Iran protests a display of women’s power

Iran protests a display of women's power 2022 10$largeimg 433662452

saba naqvi

senior journalist

IRAN is a resilient nation that has kept the West and the US in check and has survived economic sanctions; within the region, it remains the biggest threat to Israel and a challenge to Saudi Arabia’s influence. No political alternatives survive within the borders of the country ruled by clerics since the 1979 Islamic revolution.

There is now resistance within the resilient country from a section of Iranian women, spectacularly shedding their chadors (long, flowing veils) and headscarves, or hijabs. It is an incredible display of the power of women. It excites the world and damages the legitimacy of any regime when young women are murdered by the morality police and college students, and even schoolgirls, according to some reports, start an uprising. Throwing away their veils is an emblematic gesture of defiance.

There are no official figures for the death toll in the protests that began after the death in custody of 22-year-old Mahsa Amini on 16 September. Iran’s state television says more than 40 protesters have been killed, but independent estimates say the number is much higher. . Tehran’s attorney general has said 400 people arrested during ‘riots’ in the capital have been released after they vowed never to repeat their acts. The AP international news agency says local authorities reported 1,500 arrests across the country.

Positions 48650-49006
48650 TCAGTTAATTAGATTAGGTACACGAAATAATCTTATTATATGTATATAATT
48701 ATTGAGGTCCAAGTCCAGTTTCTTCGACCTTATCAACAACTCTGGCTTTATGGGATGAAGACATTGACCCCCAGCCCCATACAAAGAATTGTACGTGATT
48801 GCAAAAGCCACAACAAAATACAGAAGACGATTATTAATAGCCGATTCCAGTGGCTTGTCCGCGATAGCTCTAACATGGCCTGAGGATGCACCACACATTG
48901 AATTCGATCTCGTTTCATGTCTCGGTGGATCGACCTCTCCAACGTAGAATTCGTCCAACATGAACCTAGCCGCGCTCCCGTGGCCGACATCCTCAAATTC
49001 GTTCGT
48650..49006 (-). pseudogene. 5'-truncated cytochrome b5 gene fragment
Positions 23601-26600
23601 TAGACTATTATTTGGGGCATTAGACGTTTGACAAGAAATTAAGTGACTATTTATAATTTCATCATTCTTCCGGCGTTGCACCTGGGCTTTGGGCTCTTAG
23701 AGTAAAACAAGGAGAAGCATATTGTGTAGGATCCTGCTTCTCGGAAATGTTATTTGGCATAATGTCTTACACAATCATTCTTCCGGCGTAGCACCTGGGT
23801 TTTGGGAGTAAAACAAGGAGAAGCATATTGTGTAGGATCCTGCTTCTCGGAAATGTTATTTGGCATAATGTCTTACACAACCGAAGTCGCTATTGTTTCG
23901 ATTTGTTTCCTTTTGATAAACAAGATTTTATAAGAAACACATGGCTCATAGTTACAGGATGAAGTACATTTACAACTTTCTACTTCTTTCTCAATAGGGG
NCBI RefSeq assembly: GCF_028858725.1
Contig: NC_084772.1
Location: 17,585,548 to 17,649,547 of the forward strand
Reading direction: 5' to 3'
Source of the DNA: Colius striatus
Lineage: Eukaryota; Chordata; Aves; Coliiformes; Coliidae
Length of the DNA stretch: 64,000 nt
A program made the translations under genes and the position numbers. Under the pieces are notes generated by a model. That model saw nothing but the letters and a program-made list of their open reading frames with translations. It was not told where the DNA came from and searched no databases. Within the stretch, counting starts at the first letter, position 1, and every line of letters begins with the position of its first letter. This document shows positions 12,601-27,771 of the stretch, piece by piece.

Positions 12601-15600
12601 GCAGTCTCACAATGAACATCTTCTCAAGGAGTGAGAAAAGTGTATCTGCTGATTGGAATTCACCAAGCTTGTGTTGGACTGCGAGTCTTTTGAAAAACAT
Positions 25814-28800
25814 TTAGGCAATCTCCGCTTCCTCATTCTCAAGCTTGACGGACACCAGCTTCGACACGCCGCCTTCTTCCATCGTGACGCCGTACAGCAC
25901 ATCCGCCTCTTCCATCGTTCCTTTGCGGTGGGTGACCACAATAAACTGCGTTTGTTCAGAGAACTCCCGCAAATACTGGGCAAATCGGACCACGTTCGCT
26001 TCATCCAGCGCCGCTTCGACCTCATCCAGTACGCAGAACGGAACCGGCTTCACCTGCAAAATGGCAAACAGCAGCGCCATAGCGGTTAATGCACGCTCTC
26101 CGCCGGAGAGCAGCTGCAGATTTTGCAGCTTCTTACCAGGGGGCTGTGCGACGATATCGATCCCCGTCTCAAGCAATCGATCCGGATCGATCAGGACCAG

What should disturb the regime are the narratives on social media of very young Iranian women landing dead, the latest being 17-year-old Nika Shahkarami, who disappeared for a week before her body was found on a Tehran street. All this is awakening emotions. So much so that on October 4, Iran’s President Ebrahim Raisi called for national unity even as he acknowledged “weaknesses and deficiencies” in the Islamic Republic; he was quick to add that Iran’s enemies were fueling the riots.

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US Secretary of State Antony Blinken announced on Twitter on September 23 that “we took action today to promote Internet freedom and the free flow of information for the Iranian people by issuing a general license to provide them with greater access to digital communication to counter the Iranian attack. government censorship. Power battles are taking place and the official Iranian view is that women and groups outside the country are stoking the protests with the help of some ‘misguided’ young men from Iran and hostile foreign powers.

The official news agency of the Islamic Republic, IRNA, quotes Iranian Foreign Minister Hossein Amir-Abdollahian as saying that during the internal unrest in the US that led to the occupation of the Capitol in 2021, the internet was shut down in that country.